There's one thing that might warrant additional explanation here and that is the cancel method, which first cancels and then sets the continueEvent. It's necessary to do this because if the worker is still waiting for the event, it won't actually get to the cancellation stage, so when you cancel, you need to allow the worker to continue. You also need to set the continueEvent when you start the worker if you want it to execute the first step without requiring the user to hit "continue."

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You only need to use threads if you want to do work "in the background" while your user interface continues to be interactive, or if you want to split a slow task up so that it can be executed on multiple processor cores.

What you describe sounds like you only need to write a single thread:

  • Remember where the user is up to in the sequence.
  • Each time they click your button, execute the next step

If you wish to use threads, then you could use an AutoResetEvent to allow your thread to loop through the steps, and WaitOne on each iteration. Your user interface would then signal that event whenever the user clicks the button to start the next step. (You would also need to inform the UI when the step completes so the user can only run the steps in sequence - thought you could just set button.Enabled=false when they start a step, and the thread could use button.Invoke to set Enabled=true when it finishes the step). But threading sounds overcomplicated for what you seem to be describing.

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I found threading is the right choice due to my search because I need my GUI to remain interactive to let the user move to the next step, if you have any other suggestions please let me know. –  Lisa Mar 27 '10 at 14:09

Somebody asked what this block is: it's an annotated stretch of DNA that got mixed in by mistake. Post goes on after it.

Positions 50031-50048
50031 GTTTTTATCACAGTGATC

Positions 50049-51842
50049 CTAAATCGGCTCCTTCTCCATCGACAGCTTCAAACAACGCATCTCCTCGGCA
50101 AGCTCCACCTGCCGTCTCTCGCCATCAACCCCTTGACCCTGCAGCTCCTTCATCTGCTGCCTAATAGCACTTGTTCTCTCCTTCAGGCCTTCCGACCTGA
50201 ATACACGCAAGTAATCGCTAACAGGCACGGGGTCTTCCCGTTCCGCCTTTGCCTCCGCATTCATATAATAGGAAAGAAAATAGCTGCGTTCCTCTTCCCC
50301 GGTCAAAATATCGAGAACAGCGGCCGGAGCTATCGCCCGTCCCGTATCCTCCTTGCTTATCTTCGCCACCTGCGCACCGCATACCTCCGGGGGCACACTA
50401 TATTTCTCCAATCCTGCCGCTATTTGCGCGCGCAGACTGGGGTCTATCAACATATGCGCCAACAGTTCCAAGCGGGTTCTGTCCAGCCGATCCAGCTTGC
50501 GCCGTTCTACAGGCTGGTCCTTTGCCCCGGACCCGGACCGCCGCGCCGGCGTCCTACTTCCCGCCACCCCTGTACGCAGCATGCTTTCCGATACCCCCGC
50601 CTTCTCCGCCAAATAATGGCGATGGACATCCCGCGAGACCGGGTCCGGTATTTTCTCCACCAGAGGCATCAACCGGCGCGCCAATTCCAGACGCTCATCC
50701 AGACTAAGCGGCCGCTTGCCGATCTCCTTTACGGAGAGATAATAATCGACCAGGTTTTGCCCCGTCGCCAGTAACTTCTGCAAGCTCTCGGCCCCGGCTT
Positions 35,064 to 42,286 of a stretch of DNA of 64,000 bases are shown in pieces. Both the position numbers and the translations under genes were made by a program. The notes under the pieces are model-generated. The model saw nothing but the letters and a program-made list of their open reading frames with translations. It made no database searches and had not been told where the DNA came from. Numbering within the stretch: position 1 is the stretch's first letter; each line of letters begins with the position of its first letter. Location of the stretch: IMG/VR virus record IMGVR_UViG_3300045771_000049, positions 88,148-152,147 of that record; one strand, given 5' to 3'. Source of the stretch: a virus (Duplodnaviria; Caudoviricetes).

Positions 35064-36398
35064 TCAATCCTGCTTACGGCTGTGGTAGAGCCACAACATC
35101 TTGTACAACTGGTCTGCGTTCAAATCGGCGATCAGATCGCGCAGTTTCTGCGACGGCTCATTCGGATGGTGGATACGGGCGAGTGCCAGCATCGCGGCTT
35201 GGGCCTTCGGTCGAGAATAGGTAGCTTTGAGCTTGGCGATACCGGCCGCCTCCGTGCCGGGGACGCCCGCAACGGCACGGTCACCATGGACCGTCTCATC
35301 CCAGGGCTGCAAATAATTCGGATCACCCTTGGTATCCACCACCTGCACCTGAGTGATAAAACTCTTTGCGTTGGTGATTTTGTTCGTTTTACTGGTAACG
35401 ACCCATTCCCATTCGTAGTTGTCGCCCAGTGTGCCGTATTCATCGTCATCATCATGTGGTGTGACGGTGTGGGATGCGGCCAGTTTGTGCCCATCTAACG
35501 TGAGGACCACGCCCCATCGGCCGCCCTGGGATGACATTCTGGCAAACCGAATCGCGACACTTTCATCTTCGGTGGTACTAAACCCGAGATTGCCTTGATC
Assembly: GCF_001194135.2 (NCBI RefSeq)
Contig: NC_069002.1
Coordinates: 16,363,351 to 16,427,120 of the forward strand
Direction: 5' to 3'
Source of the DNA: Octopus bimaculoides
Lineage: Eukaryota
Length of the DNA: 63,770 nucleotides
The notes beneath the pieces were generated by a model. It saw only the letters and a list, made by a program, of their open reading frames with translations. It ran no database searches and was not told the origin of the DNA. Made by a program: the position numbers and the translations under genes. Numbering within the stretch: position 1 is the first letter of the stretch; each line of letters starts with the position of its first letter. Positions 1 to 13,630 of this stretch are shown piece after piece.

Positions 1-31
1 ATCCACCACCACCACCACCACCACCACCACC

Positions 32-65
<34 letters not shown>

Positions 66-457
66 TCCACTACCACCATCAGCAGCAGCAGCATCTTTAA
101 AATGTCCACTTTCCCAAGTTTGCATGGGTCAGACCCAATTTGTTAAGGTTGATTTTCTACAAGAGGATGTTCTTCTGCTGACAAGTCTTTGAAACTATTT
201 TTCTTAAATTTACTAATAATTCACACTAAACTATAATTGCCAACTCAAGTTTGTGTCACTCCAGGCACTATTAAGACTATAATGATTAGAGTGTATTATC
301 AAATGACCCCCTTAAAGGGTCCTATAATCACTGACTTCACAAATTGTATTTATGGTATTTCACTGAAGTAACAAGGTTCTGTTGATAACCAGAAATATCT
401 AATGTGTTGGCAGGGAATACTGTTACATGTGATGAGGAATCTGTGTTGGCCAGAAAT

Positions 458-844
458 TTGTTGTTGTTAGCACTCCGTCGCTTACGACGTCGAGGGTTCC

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If you're interested in teaching about recursion, while allowing the algorithm to pause at each iteration, you may want to consider creating a state manager class that wraps the algorithm and exposes an explicit Stack. Recursive algorithms are really a form of stack-based algorithms, so having the ability to run single iterations and see the contents of the stack will help demonstrate how the recursion is actually functioning. I could imagine something like:

public struct AlgorithmParameters
{
    public readonly int Parameter1;
    public readonly int Parameter2;

    public AlgorithmParameters(int parameter1, int parameter2)
    {
        Parameter1 = parameter1;
        Parameter2 = parameter2;
    }
}

public class RecursiveAlgorithm
{
    private Stack<AlgorithmParameters> _parameterStack = new Stack<AlgorithmParameters>();

    public IEnumerable<AlgorithmParameters> ParameterStack
    {
        get { return _parameterStack; }
    }

    public IEnumerable<RecursiveAlgorithm> RunAlgorithm(int parameter1, int parameter2)
    {
        return RunAlgorithm(new AlgorithmParameters(parameter1, parameter2));
    }

    public IEnumerable<RecursiveAlgorithm> RunAlgorithm(AlgorithmParameters parameters)
    {
        //Push parameters onto the stack
        _parameterStack.Push(parameters);

        //Return the current state of the algorithm before we start running
        yield return this;

        //Now execute the algorithm and return subsequent states
        foreach (var state in Execute())
            yield return state;
    }

    private IEnumerable<RecursiveAlgorithm> Execute()
    {
        //Get the parameters for this recursive call
        var parameters = _parameterStack.Pop();

        //Some algorithm implementation here...

        //If the algorithm calls itself, do this:
        int newParameter1 = 2; //Parameters determined above...
        int newParameter2 = 5;
        foreach (var state in RunAlgorithm(newParameter1, newParameter2))
            yield return state;

        //More implementation here...

        //We've finished one recursive call, so return the current state
        yield return this;
    }
}

I haven't tested this code, but hopefully this gives you the idea. The "yield return" construct will essentially turn this into a state machine that implements the recursive algorithm, with a stack representing the parameters at each iteration. To run the algorithm iteratively, get an IEnumerator and iterate at whatever pace you'd like. After each iteration, you can inspect the stack and display it to provide helpful information on how the algorithm is progressing.